Navigating stormy waters:
Jack’s Maintenance finds consultant to manage tough HR issues

Originally printed in Insight Magazine, January 2011. By MaryBeth Matzek.

Problem: Ever-changing employment rules had Jack’s Maintenance Service HR employees spinning their wheels.
Solution: HR consultant Mary Felton developed steps to streamline and improve the company’s hiring process.

“Many small businesses are too busy running their company to keep up with the changes.” — Mary Felton, HR Business Partners

For Lauri Struck, owner of Jack’s Maintenance Services Inc. in Neenah, an expansion into new markets completely overwhelmed her business’ small human resources staff. “We just weren’t keeping up,” she says. Struck contacted Mary Felton, founder and president of HR Business Partners. An independent consultant, Felton works with businesses to pinpoint HR issues and develops strategies to fix them. With Jack’s, she focused on streamlining the hiring process and making sure the business would keep up with constantly changing employment regulations.

“We get applications constantly and by working with Mary, we were able to come up with some questions we could ask before bringing in people for an interview to help slim down the workload. Frankly, we were wasting time,” Struck says. “Now, the hiring process is much more efficient.”

Bringing in a fresh set of eyes was key, Struck says. “I’ve been here forever,” she jokes, “so it was good to have someone else take a look at what we were doing and what we could do better.”

Jack’s Maintenance provides custodial services to businesses and organizations, including the Appleton Area School District. Most employees head directly to their worksite each day, meaning there is often little contact between the central office and employees in the field. With up to 400 employees at multiple sites, making sure employees received training wasn’t always easy.

Felton developed 30-, 60- and 90-day plans to identify core issues needing changes and the action steps to make the changes. One example was the employee handbook. While Struck thought the employee handbook was sufficient, Felton went through it and found a host of changes to be made.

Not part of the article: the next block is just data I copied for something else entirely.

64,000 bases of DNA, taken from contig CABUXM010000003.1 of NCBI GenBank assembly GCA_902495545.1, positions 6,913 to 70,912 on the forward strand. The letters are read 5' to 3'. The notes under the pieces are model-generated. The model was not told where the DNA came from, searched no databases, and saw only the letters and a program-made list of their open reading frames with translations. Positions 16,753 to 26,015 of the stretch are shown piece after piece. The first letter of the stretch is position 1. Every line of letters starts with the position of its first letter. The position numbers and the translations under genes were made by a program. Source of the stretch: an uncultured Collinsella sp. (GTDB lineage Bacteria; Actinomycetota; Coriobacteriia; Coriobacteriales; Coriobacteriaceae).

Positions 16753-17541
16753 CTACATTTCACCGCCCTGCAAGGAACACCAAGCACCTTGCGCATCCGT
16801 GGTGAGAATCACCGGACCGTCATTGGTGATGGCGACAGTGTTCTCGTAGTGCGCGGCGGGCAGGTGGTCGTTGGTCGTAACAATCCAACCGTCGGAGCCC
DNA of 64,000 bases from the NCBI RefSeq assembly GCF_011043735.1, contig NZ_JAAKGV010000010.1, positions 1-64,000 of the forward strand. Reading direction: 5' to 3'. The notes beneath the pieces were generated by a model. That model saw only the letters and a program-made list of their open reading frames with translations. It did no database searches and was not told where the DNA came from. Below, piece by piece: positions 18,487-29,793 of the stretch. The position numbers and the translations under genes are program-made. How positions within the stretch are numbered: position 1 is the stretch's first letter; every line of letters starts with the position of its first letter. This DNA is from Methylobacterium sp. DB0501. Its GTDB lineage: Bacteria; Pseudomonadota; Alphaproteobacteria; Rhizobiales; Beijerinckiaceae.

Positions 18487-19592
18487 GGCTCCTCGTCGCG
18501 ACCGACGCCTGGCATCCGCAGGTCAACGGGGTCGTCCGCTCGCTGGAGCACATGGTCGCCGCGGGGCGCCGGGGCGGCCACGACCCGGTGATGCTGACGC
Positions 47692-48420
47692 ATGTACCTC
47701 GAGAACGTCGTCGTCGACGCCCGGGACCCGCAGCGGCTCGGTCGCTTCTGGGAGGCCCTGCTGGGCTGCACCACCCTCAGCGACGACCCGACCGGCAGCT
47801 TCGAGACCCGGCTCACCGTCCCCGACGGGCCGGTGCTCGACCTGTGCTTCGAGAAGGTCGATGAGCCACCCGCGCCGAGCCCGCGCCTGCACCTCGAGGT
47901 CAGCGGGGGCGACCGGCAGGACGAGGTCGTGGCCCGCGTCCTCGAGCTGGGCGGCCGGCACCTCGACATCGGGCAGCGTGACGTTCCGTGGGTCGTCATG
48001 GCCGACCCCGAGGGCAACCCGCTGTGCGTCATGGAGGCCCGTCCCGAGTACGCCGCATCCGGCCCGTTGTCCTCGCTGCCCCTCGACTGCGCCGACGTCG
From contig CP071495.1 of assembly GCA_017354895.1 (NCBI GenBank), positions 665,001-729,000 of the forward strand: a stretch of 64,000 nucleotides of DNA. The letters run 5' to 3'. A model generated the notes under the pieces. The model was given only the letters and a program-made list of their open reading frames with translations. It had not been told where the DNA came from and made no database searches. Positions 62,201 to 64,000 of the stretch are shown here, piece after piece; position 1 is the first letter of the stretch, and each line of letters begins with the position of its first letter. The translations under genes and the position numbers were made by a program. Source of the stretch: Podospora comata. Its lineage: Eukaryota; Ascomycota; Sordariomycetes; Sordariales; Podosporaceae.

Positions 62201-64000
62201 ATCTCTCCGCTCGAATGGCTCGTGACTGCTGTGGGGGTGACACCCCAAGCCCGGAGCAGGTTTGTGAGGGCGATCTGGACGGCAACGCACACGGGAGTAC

“Employers really need to have their ducks in a row when it comes to their handbooks. If you have something in the handbook — for example you say performance reviews will be done annually — you better do it,” Felton says.

Changing regulations and rules — especially those involving exempt and non-exempt workers — can also be confusing for some small business owners, Felton says. With more than 20 years of experience in HR, she says many businesses don’t fully grasp the legal ramifications of an out-of-date HR policy.

“You need to make sure the proper paperwork is being filled out and being filled out correctly. Laws are constantly changing and many small businesses are too busy running their company to keep up with the changes,” says Felton.

One of Felton’s recommendations for Struck was to hire an HR manager. Felton is still available for providing strategic insight and will work with the new HR manager to make sure the business stays up-to-date on employment law changes.

“We plan on growing more and having someone here every day onsite is going to make a big difference for us,” Struck says.

For Struck, gaining insight on finding and hiring the right personnel is a key take-away from working with Felton.

“People are our business. We need to invest in them to continue growth. If we don’t have good people and good service, we won’t be successful. Mary helped us find ways to improve the hiring process as well as work with our current employees to make sure we’re communicating with them more effectively and keeping them engaged,” she says. “We hope this will lead to less turnover over time, which means we’ll have to spend less time and money on recruitment.”